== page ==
CLEVER COOKING WITH ZERO WASTE
  • CLEVER COOKING WITH ZERO WASTE

    Schlauer kochen ohne Müll

    In Germany more than 18 million groceries end up in the garbage every year. It's a disaster. This is why the zero-waste philosophy is on the rise. And Sophia Hoffmann is one of their pioneers.

    She is committed to sustainability and against food waste - as a vegan cook, cookbook author and entrepreneur. In her new work "Zero Waste Küche" (ZS Verlag, € 24.90), she shows us, in addition to recipes, a wide range of ways to consume more consciously and avoid waste: from purchasing to recycling and storage.

    Zero waste Küche von Sophia Hoffmann

    YOUR BOOK IS MORE THAN "JUST" A COOKBOOK, YOU DESCRIBE IT AS YOUR "PERSONAL COOKING PHILOSOPHY". WHAT IS BEHIND IT AND WHAT DO YOU WANT TO ACHIEVE WITH IT?
    It was only when I wrote this book that it really became clear to me that you can only fight food waste if you feel appreciated. Whoever chooses consciously, also throws away food less easily. Unfortunately, in our affluent society the opinion prevails that food must be cheap and always available in abundance. Bread is the perfect example here: from one of the historically most important groceries of mankind, it has become a disposable product of poor quality.

    One in five bakery products ends up in this country's garbage. That is 1.7 million tons. This corresponds to the harvest of a field larger than the area of Mallorca.

    This waste entails enormous ecological consequential costs. The reduction of wasted food together with the reduction of waste is one of the most urgent challenges of our time, which we have to face in society as a whole. Of course, politics is also in demand here, but 40% is thrown away in private households. Each of us can make a difference. I want to convey in a simple and tangible way how this can be done within one's own four walls: With storage and shopping tips, utilization ideas and concrete recipes. And an exciting information section on food - because knowledge is the secret spice of a good cook.

    WHAT TIPS CAN YOU GIVE TO PEOPLE WHO ARE GENERALLY INTERESTED IN THE TOPIC OF "ZERO WASTE" BUT DON'T REALLY KNOW WHERE TO START?  
    First of all: buy less. In general, we all buy too much and are always afraid that we will run out of food. It's best to buy only as much as you can carry yourself (one bag per person) and after shopping consider what needs to be consumed first. Consciously take time to prepare food and preserve it. Preserving, boiling, drying, recycling - you can also involve your children in this. I still benefit from having learned these things at home! Cooking apple sauce, chocolate pudding from old Easter bunnies ... In addition, I recommend buying organic food without any restrictions, as the exposure to pesticides and antibiotics in conventional food is enormous and also harmful to the environment. On the market or in an organic food store, because this also minimizes the plastic packaging. Anyone who makes regional seasonal purchases and schedules can do so on a small budget.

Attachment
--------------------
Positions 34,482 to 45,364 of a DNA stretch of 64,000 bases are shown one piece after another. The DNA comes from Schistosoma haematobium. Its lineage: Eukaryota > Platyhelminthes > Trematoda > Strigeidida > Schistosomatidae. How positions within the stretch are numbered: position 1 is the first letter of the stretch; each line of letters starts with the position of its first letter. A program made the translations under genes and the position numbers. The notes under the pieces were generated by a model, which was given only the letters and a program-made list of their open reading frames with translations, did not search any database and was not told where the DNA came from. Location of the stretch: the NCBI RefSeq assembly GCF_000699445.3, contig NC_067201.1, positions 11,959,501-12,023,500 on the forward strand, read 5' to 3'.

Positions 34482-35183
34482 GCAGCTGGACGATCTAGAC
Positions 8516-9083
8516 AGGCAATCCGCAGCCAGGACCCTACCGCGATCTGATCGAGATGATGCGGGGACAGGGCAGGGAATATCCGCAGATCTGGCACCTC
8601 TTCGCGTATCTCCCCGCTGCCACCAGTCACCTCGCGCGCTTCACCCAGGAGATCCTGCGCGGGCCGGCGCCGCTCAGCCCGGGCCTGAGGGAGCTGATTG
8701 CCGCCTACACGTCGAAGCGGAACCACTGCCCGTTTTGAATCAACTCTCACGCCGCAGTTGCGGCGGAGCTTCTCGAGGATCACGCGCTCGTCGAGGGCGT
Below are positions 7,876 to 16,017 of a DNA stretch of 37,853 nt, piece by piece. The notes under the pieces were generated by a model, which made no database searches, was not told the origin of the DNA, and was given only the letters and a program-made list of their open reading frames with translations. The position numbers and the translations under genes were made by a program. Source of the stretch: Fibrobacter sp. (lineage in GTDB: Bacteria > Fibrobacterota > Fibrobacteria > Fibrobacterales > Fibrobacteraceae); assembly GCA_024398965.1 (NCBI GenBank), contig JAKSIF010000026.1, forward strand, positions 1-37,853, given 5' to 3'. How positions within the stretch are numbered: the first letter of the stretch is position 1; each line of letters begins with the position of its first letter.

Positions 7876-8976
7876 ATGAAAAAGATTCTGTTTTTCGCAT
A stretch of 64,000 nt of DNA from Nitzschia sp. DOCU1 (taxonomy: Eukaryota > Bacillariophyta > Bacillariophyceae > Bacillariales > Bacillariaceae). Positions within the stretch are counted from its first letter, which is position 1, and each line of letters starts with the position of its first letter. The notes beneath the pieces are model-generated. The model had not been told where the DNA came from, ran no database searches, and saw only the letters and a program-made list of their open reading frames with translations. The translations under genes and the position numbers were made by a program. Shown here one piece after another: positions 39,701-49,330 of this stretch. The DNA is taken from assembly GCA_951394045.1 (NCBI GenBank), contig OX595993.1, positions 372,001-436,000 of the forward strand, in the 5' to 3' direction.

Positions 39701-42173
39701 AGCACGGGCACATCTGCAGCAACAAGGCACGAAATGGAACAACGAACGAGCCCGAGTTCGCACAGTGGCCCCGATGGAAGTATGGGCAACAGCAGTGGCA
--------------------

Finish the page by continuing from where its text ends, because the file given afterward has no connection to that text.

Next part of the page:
WHICH FOODS ARE BEST SUITED FOR RECYCLING?
    Of course, all foods can be used deliciously as long as they are not affected by fungus or rot. These short cuts almost always work:
    Puree: Boiled or raw, for use in soups/sauces/dips/spreads/sweets/sweets/smoothie and ice cream.
    Crushing: Whether grated, sliced, crumbled, crushed, raw, roasted or marinated. As an addition to salads, main courses, as topping. Many slightly tired foods still have enough freshness crushed for further use.
    Drying: Herbs, vegetable chips, fruits - whether in the hot summer sun, in a drying machine or at low temperature in the oven, an aromatic preservation.
    Pickling: Sweet and sour, boil down to jam or compote. Make syrup from it.
    Freezing: Whether raw or blanched, many foods can be kept longer for a short time by freezing, e.g. before a trip or after a party, if too much is left.

    YOU SAY YOU SHOULD RELY MORE ON YOUR GUT FEELING WHEN PREPARING FOOD AND LESS ON EXTERNAL INFLUENCES. WHAT DO YOU MEAN BY THAT?
    I clean up the myth of the best before date. A German family recently ate an 18-month-old yoghurt under scientific supervision - it was flawless. Foods like mustard, ketchup and the like last for decades, we have forgotten to trust our gut feeling and blindly believe what is written on the packaging even though it is only a quality recommendation. In most cases we notice very quickly when food is still good and when we should rather compost it.

    HOW CAN WE SWITCH TO ZERO WASTE IN OTHER AREAS OF THE HOUSEHOLD? FOR EXAMPLE, WHEN CLEANING?
    Advertisements like to tell us that we need twenty different cleaning, washing and dishwashing detergents. Vinegar and citric acid are ideal for descaling and a universal cleaner makes the bathroom and kitchen equally clean. The most sustainable are homemade cleaning agents made from vinegar, citric acid, soda, sodium bicarbonate and curd soap. There are also great online instructions on how to do this. When buying cleaning products, be sure to use ecological cleaning agents that are made from vegetable raw materials and do not contain any chemicals or dyes. They are more easily degradable, healthier, contain no micro-plastic and many manufacturers use recycled packaging material. In unpackaged shops there are cleaning agents for filling.

    WHAT ARE YOUR THREE FAVORITE RECIPES?